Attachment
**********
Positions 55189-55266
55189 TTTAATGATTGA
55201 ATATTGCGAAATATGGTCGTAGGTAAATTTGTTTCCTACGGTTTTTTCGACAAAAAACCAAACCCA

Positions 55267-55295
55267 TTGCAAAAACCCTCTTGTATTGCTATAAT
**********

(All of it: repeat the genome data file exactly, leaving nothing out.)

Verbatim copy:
Positions 55189-55266
55189 TTTAATGATTGA
55201 ATATTGCGAAATATGGTCGTAGGTAAATTTGTTTCCTACGGTTTTTTCGACAAAAAACCAAACCCA

Positions 55267-55295
55267 TTGCAAAAACCCTCTTGTATTGCTATAAT